When I first started working in politics in the mid-1990s, Hal Malchow was one of Democrats’ top political strategists. He was a direct mail guru who built a highly successful firm and wrote the first book on microtargeting before computers revolutionized the practice. About ten years ago, Hal abruptly quit the business after research showed that direct mail, as it was used by campaigns, was largely ineffective. He told me a few years ago that he couldn’t in good conscience continue selling something he knew didn’t work. Since he left the industry, he’s been trying to change the way Democrats communicate.

A couple of weeks ago, Hal wrote an article for The Hill critical of the way Democrats communicate and highlighting what he sees as a huge missed opportunity. He believes that the Party should be spending more on a branding campaign, both touting Democratic successes and punishing Republicans’ bad behavior. Hal believes that the communication vehicles of the party should be spending money in real time, talking to voter when events happen.  As he says, “Tying ads to events currently in the news adds credibility to the messages delivered. Instead of heavy-handed ads that tell the voters what to think and what to believe, we need to simply add information to events already in the news.”

In particular, Hal believes that Democrats should have better exploited the January 6 insurrection. In the wake of that incident, voters’ preference shifted almost 10 points to the Democrats because of Republicans’ insistence that the election was fraudulent and they supported, or at least condoned, the attack on the Capitol. Yet the Democratic Party and its allied SuperPACs have spent very little effort to keep the narrative alive. 

For decades, political consultants and strategists within the Democratic establishment have hammered home the idea that campaigns are won within the final two months or so of the campaign. They’ve also made campaigns candidate centric, a relic of a time when we had more swing voters. With very few truly independent voters, Democrats should be trying to influence behavior throughout the election cycle, not just at the end.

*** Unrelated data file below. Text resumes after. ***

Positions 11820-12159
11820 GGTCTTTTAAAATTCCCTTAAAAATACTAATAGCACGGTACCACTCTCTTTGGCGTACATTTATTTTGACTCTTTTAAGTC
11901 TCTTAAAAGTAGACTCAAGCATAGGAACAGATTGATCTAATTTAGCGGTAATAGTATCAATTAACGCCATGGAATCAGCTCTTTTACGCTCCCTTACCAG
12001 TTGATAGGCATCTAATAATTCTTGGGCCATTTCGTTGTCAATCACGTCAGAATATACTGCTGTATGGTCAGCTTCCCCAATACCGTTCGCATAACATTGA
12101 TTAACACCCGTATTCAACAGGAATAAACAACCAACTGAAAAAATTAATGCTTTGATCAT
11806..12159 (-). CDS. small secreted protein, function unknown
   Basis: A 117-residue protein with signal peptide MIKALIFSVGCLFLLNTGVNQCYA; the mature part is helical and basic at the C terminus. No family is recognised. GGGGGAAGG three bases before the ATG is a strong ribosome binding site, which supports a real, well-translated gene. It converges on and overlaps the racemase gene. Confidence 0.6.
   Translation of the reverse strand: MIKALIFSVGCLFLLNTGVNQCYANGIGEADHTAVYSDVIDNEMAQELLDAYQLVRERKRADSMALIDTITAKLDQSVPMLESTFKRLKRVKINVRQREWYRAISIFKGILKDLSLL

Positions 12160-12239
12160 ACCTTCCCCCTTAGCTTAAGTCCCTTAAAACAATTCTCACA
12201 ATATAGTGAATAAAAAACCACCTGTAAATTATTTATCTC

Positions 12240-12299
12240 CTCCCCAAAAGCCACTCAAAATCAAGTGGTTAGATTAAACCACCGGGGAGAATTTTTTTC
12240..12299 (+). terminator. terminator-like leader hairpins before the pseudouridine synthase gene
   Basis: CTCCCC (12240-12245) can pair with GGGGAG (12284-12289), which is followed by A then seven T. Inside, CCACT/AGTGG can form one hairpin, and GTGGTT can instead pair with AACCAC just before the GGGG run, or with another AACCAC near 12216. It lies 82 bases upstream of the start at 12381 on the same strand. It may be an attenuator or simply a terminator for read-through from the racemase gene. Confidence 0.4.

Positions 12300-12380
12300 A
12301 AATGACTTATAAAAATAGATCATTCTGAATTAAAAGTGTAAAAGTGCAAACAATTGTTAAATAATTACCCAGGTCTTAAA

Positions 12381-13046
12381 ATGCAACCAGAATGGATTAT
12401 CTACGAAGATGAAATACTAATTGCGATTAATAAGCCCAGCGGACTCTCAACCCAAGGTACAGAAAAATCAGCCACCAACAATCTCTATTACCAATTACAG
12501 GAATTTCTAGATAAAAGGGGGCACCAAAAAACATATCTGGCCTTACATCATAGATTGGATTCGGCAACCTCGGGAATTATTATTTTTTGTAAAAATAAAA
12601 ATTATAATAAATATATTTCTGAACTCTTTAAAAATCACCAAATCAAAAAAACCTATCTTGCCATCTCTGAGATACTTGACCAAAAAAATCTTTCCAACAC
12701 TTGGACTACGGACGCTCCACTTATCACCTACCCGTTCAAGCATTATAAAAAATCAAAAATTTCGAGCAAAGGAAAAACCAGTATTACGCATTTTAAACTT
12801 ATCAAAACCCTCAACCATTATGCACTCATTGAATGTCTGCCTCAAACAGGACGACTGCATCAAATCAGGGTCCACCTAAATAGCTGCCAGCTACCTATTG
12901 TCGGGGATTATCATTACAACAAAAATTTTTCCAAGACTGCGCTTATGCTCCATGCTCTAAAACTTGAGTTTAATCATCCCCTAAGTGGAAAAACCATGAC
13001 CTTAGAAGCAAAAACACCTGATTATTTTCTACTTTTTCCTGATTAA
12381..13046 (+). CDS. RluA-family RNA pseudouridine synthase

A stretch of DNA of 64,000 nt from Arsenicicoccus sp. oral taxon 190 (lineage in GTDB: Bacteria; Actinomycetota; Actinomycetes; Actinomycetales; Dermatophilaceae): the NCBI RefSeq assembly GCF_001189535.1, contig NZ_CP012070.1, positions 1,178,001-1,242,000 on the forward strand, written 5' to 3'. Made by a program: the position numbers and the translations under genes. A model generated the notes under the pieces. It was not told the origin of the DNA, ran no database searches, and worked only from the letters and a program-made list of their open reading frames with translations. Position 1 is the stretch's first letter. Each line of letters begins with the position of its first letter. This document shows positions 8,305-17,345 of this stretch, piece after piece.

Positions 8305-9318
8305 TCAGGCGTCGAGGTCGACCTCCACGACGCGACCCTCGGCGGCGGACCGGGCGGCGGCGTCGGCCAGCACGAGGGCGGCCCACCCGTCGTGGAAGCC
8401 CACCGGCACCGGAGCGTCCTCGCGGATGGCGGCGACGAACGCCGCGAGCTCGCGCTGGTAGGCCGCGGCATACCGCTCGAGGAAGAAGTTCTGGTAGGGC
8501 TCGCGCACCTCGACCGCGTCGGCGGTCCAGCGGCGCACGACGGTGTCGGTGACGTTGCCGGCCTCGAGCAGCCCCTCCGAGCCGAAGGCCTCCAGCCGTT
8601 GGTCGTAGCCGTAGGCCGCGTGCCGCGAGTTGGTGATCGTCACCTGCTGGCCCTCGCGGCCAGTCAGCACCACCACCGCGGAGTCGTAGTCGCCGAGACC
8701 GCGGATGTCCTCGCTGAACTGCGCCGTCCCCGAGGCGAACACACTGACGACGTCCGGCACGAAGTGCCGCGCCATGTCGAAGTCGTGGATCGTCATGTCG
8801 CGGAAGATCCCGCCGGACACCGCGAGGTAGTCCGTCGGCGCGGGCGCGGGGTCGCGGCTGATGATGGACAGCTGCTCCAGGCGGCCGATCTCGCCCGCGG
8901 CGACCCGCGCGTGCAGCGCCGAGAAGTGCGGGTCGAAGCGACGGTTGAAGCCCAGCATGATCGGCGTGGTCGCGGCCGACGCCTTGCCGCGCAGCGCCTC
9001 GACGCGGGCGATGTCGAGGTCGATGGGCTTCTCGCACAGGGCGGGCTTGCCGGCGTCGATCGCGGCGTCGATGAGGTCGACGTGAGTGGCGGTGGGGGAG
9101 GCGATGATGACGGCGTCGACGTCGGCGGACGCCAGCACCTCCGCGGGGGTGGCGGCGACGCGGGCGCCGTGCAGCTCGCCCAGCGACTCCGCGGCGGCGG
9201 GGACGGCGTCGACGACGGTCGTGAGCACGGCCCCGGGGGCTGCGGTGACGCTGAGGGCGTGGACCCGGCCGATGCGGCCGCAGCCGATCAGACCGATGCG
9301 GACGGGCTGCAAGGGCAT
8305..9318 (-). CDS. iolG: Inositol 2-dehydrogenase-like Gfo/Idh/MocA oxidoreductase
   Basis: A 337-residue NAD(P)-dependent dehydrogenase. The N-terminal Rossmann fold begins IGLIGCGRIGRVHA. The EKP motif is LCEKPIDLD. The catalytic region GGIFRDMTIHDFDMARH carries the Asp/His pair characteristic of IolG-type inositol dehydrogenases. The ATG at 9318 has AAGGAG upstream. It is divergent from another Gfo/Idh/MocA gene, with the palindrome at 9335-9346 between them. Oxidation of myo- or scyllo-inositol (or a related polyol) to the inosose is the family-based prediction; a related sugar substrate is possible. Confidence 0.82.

He also believes we should move away from heavy-handed ads that are ineffective and work to better inform voters by giving them information and trusting them to make their own decisions. He cites a study that compared three ads. The only one that moved voters was one that compared candidates’ positions without endorsing either. Ones that used bold headlines and photos proved ineffective.

I think Hal is largely right. We need to move away from the over-the-top language of political ads and start treating voters like adults. Give them information and choices instead of scary images and ominous music. Campaign year-round, spending war chests as needed instead of at the end of a campaign when most voters have already chosen a side. And recognize that persuadable voters make a very small portion of the electorate. Campaign budgets should reflect a balance between field operations and persuasion campaigns.  


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